Right to Reply: Farmer on Stoney

Chelsea founder Tony Farmer sets the record straight

In March 2015, Women’s Football Archive published Casey Stoney: The Early Years. Now Chelsea founder and ex-boss Tony Farmer has taken the time to get in touch and point out some major shortcomings in the article. Tony hasn’t pulled any punches in patiently laying out the truth, dismantling a string of factual errors and calling out some downright baloney. His comments are reproduced here in full…

An interesting read unfortunately full of accusations and factual inaccuracies. It’s a shame that an article that was supposed to be about Casey Stoney ended up being one having a pop at Chelsea Ladies FC and me personally.

Casey Stoney came to Chelsea after a work colleague who saw her playing in a local little league tipped me off. I went to watch her and what I saw was a player who stood out and dominated the game. I approached Casey’s mother Sandra and explained I would like her to join Chelsea and that I thought she was good enough and strong enough for the club. I had to apply for dispensation from the Greater London Women’s League to play her due to her age. Casey’s parents were fully supportive. Then for the next two seasons drove Casey to and from training and matches. To say Casey suffered a 2nd season syndrome would be wrong. We lost six players and had big injury problems. Casey’s performance never dipped and it was a massive blow to lose her for 6 weeks.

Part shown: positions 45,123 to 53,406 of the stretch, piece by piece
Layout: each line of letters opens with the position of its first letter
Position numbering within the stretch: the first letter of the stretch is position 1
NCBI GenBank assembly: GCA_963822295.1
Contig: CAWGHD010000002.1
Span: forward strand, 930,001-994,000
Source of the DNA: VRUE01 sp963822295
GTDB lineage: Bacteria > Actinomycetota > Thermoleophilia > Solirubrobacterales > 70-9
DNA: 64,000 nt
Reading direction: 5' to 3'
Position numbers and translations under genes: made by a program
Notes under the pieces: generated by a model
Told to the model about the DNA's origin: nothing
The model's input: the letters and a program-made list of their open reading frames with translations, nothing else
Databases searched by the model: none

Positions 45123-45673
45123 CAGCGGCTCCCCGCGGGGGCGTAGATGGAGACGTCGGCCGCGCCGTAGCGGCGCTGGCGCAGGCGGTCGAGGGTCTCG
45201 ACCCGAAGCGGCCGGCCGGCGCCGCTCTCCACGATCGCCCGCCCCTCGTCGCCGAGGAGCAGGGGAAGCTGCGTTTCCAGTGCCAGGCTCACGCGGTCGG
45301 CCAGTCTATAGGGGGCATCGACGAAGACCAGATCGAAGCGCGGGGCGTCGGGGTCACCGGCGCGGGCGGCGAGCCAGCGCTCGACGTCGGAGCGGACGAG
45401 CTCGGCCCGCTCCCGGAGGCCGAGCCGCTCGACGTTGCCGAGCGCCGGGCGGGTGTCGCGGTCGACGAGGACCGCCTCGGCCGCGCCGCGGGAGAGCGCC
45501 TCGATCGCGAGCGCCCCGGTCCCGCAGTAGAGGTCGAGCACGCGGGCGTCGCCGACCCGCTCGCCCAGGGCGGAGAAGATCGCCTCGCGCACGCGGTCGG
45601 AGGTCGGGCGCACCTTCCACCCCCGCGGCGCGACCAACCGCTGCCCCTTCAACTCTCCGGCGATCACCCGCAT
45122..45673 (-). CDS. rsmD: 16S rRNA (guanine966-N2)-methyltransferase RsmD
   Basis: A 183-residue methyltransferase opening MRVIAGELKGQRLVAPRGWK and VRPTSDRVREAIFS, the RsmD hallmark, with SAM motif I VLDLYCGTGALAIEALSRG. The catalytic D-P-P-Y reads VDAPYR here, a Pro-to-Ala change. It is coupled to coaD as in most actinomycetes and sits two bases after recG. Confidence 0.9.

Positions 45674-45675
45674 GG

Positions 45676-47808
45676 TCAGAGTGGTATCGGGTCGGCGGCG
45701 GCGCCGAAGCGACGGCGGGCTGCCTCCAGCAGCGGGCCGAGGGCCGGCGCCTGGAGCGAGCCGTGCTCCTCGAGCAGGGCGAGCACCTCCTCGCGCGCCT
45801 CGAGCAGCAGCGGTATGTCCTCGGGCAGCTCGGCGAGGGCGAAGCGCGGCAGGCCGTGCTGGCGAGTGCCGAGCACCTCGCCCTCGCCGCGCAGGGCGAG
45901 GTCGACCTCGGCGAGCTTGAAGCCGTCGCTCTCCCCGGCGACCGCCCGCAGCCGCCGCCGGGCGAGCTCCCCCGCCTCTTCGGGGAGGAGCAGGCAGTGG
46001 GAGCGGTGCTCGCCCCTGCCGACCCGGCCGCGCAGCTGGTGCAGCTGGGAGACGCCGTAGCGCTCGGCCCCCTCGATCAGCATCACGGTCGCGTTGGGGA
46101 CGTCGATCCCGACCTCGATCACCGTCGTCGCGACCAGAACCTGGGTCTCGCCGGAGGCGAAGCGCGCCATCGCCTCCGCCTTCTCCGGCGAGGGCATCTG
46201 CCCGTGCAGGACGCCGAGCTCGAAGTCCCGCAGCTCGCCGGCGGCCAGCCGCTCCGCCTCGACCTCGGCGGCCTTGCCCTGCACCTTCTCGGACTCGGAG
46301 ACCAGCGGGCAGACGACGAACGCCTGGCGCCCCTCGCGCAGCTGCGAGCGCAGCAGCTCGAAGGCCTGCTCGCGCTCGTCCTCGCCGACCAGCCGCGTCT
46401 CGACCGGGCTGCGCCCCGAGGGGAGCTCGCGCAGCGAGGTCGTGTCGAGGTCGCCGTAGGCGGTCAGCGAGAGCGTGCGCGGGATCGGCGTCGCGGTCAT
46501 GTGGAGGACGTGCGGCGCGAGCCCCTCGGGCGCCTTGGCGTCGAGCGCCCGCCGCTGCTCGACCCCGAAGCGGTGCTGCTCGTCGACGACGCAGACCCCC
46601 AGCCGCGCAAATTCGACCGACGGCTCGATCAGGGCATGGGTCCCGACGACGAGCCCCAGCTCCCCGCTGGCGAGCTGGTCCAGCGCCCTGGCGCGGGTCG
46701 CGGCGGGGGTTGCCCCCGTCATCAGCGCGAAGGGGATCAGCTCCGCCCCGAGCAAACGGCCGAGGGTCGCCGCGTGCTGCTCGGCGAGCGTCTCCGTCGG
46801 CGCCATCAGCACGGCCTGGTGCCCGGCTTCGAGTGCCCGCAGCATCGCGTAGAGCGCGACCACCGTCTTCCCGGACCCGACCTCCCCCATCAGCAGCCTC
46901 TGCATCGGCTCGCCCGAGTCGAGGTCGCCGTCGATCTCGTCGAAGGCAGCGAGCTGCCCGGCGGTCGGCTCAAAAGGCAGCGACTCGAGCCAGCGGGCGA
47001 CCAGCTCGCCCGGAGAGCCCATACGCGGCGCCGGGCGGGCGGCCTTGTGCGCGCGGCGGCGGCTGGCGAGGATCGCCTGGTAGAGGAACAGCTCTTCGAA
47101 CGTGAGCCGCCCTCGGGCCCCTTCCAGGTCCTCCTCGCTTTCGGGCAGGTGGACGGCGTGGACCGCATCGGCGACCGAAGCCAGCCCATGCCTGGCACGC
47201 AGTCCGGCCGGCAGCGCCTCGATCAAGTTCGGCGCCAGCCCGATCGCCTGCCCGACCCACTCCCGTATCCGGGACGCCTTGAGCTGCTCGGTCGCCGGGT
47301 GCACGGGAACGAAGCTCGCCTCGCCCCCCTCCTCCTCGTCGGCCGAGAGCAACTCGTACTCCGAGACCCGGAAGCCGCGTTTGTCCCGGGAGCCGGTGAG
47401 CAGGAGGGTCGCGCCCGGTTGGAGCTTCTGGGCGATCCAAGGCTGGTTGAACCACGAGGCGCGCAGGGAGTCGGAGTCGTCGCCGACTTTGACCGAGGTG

With regards to the formation of Chelsea Ladies Football Club, it did take a year, but anyone who knows me would know that I bow and scrape to nobody, especially Ken Bates. One of the reasons for the time was Chelsea wanted me to get my FA Coaching Badge which I did. There were protracted talks about the shape of the club. They wanted the team to be a Chelsea supporters’ team. I explained if that’s what they wanted then I was the wrong man for the job. I wanted a successful team not a social club. I won that one. Chelsea also needed convincing that I was not looking for money from them as the club was actually surviving on donations from supporters, raising money from Save the Bridge bins all around the ground. Then there were also legal documents to be drawn up removing the club from any liability for matters concerning the women’s team.

As for the accusations that imply we in some way pressured or bullied the League to gain entry straight into Division 3 and then accelerated promotion to Division 1 are completely untrue and insulting to the players who worked so hard to gain success. Our entry to the 3rd Division was because the team was formed out of Bedfont Utd players mainly and the League’s belief that with the players we may attract as Chelsea would make us too strong for Division 4. There was no Division 5 back then. With restructuring of the Leagues no team was relegated or denied promotion by us joining.